What struck me last time I read the series, and was even more apparent this time, was that Katniss, while pretty bad ass, can be a hard character to connect with. I completely understand why she is how she is, she’s a survivor and has to act as such, but man can she be frustrating! It’s most definitely Peeta that humanizes her here (and even more so later in the series). Katniss and Peeta’s relationship is also one of my favorite literary relationships. There’s so much there: respect, admiration, love, a shared horror in the Games. Their relationship ties in seamlessly with the story and while it has some bumps, it’s well earned. Also? My favorite part of reading along with Mark Reads was his dubbing Katniss and Peeta “Katpee” or “Peenis.” I could not stop giggling (yes I have the humor of a 12-year-old boy on occasion).

Many have accused Collins of having a choppy, too-direct style of writing, but I think it serves the Games perfectly and I think those descriptors sell her short; there is so much to consider in her story: brutality and oppression, class differences, the war-like mentality that can develop from the games (it gets downright Lord of the Flies-ish in some parts), power and who wields it… there’s just so much. And if Collins does one thing exceeding well, it’s write action and suspense. There are some parts that still give me tingles and having seen some of the movie promos, I’ve gotten actual chills; I choose to think it looks so good because of the strength of the source material.

I also noticed some foreshadowing for the future books a little more prominently, aside from the obvious rebellion plot points. For instance, we get a couple of examples of how Katniss handles trauma and extreme stress: she tends to shut down and shut it out. That most certainly plays into the story later, and I liked seeing the setup here.

And oh man, Rue. Rue still gets me, even on the fourth read. I lied, Peeta isn’t the only thing that humanizes Katniss. In fact, I think Rue might even edge Peeta out in that area. Katniss is her strongest and most relatable when she’s acting in defense of those she loves and the development of her relationship with Rue, and her handling of Rue’s eventual death is both sweet and heartbreaking.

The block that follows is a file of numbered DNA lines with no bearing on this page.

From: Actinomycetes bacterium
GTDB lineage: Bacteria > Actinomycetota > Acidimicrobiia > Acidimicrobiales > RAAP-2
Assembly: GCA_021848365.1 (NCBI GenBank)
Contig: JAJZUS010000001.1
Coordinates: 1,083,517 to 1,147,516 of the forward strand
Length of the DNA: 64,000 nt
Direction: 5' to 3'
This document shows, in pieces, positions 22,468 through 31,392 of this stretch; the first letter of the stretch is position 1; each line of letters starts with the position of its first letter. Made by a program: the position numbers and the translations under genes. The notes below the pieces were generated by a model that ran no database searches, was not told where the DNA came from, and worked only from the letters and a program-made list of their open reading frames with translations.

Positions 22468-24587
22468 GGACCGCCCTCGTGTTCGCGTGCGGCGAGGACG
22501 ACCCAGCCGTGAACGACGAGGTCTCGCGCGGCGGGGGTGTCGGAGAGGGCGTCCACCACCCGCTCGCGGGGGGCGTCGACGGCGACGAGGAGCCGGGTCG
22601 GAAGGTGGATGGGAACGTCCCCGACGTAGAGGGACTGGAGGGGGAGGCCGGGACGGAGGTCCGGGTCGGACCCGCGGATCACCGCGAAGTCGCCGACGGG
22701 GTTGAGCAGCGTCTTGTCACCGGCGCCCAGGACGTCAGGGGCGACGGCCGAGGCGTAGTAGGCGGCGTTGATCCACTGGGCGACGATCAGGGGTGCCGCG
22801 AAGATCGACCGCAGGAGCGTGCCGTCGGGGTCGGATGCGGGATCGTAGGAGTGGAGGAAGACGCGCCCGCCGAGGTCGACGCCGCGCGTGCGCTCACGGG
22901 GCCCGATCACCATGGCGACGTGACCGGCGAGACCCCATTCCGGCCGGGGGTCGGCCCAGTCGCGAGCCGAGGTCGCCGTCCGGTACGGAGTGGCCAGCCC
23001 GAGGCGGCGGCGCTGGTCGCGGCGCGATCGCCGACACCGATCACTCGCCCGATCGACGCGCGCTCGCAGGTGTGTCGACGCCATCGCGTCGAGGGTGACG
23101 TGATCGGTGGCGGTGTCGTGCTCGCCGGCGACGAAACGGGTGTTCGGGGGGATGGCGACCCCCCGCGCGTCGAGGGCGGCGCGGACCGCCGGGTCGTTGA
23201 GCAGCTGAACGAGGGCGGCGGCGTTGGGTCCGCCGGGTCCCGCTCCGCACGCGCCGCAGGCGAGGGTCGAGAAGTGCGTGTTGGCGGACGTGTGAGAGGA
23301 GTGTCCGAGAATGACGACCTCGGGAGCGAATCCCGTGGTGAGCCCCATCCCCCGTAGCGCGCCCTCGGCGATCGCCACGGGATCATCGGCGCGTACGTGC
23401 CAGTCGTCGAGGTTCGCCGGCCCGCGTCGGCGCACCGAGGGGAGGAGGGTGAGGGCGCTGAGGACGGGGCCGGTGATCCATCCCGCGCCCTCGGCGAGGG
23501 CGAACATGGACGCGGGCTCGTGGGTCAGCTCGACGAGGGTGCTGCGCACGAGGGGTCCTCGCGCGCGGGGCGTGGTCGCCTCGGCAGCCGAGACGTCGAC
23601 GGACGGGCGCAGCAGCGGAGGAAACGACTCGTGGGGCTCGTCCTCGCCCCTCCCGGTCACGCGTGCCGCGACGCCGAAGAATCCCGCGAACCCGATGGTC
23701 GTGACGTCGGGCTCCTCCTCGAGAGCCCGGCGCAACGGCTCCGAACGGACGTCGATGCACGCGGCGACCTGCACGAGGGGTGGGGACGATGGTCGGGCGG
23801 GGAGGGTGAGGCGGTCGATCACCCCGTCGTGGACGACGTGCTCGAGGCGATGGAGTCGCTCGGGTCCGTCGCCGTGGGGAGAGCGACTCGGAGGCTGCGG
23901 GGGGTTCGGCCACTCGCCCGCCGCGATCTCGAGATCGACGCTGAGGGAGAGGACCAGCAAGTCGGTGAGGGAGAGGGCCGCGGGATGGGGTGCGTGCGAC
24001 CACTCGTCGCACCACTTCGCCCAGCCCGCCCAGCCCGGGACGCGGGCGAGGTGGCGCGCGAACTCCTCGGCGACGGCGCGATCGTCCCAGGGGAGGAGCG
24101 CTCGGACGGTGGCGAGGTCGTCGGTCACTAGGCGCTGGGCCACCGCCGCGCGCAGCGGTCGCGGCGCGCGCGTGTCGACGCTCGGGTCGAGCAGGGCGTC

This remains one of my favorite books of all time, and most certainly hold up on a re-read (or several). Also, if you have the time, do yourself a favor and check out Mark Reads.

taralovesbooks’ #CBR4 Review #6: The Hunger Games by Suzanne Collins


Cannonball Read IV: Book #6/52
Published: 2008
Pages: 388
Genre: Young Adult/Dystopian

I first read this book back when it was first released and loved it. I was already a fan of the Japanese novel Battle Royale(which I need to read again) and this was a similar plot, although a little watered down for the teens. I decided to reread it before I see the movie in March.

Katniss (ohhh how I loathe her name) lives in District Twelve in the dystopian society known as Panem. Each year, every district has to draw the names of a boy and a girl teenager to participate in The Hunger Games. In the Games, they all will fight and kill each other until only one person is left alive. Supposedly this is a way to keep the districts in order, but I still don’t really get how that works. I figure they’d just be MORE likely to form an uprising if you keep killing their kids. Oh well, we can overlook that since there’d be no story otherwise.

Siege’s #CBR4 #3: The Hunger Games by Suzanne Collins

In which Siege gets sucked into The Hunger Games, despite her best efforts.